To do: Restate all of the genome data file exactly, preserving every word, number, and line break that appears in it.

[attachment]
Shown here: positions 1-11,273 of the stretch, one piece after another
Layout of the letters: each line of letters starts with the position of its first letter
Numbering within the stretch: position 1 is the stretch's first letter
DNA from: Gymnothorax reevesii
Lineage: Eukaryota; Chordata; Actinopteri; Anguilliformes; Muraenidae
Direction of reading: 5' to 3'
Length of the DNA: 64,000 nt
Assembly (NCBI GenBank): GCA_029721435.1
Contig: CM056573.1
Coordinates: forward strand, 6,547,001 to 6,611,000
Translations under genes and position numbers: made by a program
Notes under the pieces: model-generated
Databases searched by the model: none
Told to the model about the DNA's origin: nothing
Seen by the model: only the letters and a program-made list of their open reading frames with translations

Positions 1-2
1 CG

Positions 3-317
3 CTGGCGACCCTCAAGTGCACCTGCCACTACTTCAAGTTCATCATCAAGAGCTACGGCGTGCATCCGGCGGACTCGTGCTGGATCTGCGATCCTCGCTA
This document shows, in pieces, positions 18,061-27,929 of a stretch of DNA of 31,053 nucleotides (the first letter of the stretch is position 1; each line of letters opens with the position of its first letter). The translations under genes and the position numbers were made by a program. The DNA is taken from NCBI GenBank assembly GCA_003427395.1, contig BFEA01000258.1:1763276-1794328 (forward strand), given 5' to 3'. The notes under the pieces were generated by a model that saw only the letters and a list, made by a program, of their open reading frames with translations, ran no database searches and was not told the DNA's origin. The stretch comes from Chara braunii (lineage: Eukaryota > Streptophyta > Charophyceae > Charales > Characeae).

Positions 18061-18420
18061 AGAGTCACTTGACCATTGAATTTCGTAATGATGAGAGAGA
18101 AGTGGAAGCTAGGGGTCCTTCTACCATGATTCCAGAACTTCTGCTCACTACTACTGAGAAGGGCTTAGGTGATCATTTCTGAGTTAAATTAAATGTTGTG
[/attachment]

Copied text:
Shown here: positions 1-11,273 of the stretch, one piece after another
Layout of the letters: each line of letters starts with the position of its first letter
Numbering within the stretch: position 1 is the stretch's first letter
DNA from: Gymnothorax reevesii
Lineage: Eukaryota; Chordata; Actinopteri; Anguilliformes; Muraenidae
Direction of reading: 5' to 3'
Length of the DNA: 64,000 nt
Assembly (NCBI GenBank): GCA_029721435.1
Contig: CM056573.1
Coordinates: forward strand, 6,547,001 to 6,611,000
Translations under genes and position numbers: made by a program
Notes under the pieces: model-generated
Databases searched by the model: none
Told to the model about the DNA's origin: nothing
Seen by the model: only the letters and a program-made list of their open reading frames with translations

Positions 1-2
1 CG

Positions 3-317
3 CTGGCGACCCTCAAGTGCACCTGCCACTACTTCAAGTTCATCATCAAGAGCTACGGCGTGCATCCGGCGGACTCGTGCTGGATCTGCGATCCTCGCTA
This document shows, in pieces, positions 18,061-27,929 of a stretch of DNA of 31,053 nucleotides (the first letter of the stretch is position 1; each line of letters opens with the position of its first letter). The translations under genes and the position numbers were made by a program. The DNA is taken from NCBI GenBank assembly GCA_003427395.1, contig BFEA01000258.1:1763276-1794328 (forward strand), given 5' to 3'. The notes under the pieces were generated by a model that saw only the letters and a list, made by a program, of their open reading frames with translations, ran no database searches and was not told the DNA's origin. The stretch comes from Chara braunii (lineage: Eukaryota > Streptophyta > Charophyceae > Charales > Characeae).

Positions 18061-18420
18061 AGAGTCACTTGACCATTGAATTTCGTAATGATGAGAGAGA
18101 AGTGGAAGCTAGGGGTCCTTCTACCATGATTCCAGAACTTCTGCTCACTACTACTGAGAAGGGCTTAGGTGATCATTTCTGAGTTAAATTAAATGTTGTG